Toomey: Let’s Look Into Opening More Family Detention Centers
The Pennsylvania senator weighed in on the increasingly contentious separations of nearly 2,000 children from their parents at the U.S. border.
Both Democratic and Republican lawmakers (as well as all five living First Ladies) have spoken out against the federal government allowing nearly 2,000 children to be removed from their parents at the U.S. border in a six-week period this spring.
Sen. Pat Toomey weighed in the controversial separations during an interview with conservative radio host Hugh Hewitt on Monday, first saying the issue has been “exaggerated significantly.” After Hewitt pointed out how many children have been separated as well as alleged grim conditions at the border, Toomey reversed course, admitting that the issue isn’t his “area of expertise” and that the separations could be “happening with a higher frequency than I’ve been aware of.”
In another interview with WJET-AM in Erie on Monday, the Pennsylvania senator proposed passing legislation to permit federally operated family-detention centers.
“We could have a detention center where we hold a person who came here and broke the law — came here illegally and brought their children — and they are held in a humane environment with their children until they have been processed,” Toomey said. “And that processing might very well lead to being deported back to the country of origin, but it would be the entire family.”
Toomey also said that separating children from their parents at the border is “obviously very difficult to impose … on the children.”
The senator joins dozens of other lawmakers (including Sen. Bob Casey) who have called for a change in immigration policy as the separations become increasingly contentious. President Donald Trump has attempted to blame the issue on a nonexistent law created by Democrats and the Obama administration; however, the “zero tolerance” immigration policy announced this spring by his own attorney general, Jeff Sessions, has the effect of separating parents from their children when they enter the country, per the Poynter Institute’s Politifact. That’s because parents involved in illegal border crossings are now prosecuted by the Justice Department at a higher priority, while their children are placed in the custody of a relative, sponsor, or foster home, or held in a shelter.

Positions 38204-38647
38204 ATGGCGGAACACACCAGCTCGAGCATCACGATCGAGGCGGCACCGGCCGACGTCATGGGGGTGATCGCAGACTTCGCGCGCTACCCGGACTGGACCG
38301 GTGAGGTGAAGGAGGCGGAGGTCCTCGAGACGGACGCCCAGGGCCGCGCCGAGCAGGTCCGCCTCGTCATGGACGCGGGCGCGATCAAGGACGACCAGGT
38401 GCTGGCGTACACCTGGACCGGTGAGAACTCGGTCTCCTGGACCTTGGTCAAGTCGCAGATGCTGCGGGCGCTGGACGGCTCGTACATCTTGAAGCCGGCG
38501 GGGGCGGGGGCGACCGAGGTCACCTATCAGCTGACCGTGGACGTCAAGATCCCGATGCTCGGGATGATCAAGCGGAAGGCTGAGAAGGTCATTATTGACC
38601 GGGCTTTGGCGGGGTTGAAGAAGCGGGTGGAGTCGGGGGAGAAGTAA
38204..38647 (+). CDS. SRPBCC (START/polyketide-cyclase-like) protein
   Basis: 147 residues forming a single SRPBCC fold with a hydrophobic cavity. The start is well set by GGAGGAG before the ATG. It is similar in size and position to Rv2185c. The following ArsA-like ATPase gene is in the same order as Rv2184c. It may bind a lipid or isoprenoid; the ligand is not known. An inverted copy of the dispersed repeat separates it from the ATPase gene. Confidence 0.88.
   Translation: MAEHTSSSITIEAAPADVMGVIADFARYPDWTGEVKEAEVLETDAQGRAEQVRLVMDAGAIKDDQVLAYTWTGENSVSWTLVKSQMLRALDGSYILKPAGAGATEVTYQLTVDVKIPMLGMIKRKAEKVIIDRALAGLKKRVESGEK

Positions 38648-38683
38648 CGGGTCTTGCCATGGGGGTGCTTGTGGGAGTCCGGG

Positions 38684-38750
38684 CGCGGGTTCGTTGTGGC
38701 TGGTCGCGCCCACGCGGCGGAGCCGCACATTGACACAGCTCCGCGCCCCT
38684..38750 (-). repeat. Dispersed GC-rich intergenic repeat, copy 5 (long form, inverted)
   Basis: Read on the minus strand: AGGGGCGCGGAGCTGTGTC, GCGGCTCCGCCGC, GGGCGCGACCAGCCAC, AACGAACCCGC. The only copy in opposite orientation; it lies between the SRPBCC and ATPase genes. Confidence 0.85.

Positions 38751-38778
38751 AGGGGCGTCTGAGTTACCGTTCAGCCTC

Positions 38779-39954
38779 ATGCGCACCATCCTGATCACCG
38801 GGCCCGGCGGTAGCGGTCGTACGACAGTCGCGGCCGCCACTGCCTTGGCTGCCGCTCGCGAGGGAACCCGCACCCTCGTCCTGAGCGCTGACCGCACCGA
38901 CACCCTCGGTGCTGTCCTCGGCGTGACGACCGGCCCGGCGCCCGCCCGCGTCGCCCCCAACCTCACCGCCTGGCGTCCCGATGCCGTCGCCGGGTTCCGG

Sarah Pierce, an associate policy analyst of the U.S. Immigration Program at the Migration Policy Institute, told Politifact that before the Trump administration, immigrants entering illegally as families were rarely prosecuted — instead, they were held in family detention centers until they were sent to appear before an immigration court or deported.
During his interview with Hewitt, Toomey said he doesn’t think Sessions should reverse the “zero tolerance” policy but suggested that “there are some things we ought to look at doing differently.” Speaking to WJET-AM, Toomey said he’s “in favor of looking into what legislation we would actually have to require” to permit family-detention centers, as well as “what we would have to appropriate by way of funds to build these facilities.
“And I think there is some capacity we’d have to create,” Toomey said. “But I don’t think anybody wants to see the consequences that we’ve seen recently.”
In fact, Pennsylvania is home to one of only three facilities in the country (the other two are in Texas) where the federal Immigration and Customs Enforcement agency holds undocumented immigrant families: the Berks County Residential Center, located about 75 miles northwest of Philadelphia.
The center is widely protested by immigrants’ rights groups that claim detainees (especially children) have been subjected to neglect and physical, mental and sexual abuse by guards. (One former guard served five months in Berks County Prison after he pleaded guilty in 2016 to institutional sexual assault of a 19-year-old Honduran woman.) The Berks County Residential Center’s license has been under scrutiny since 2016.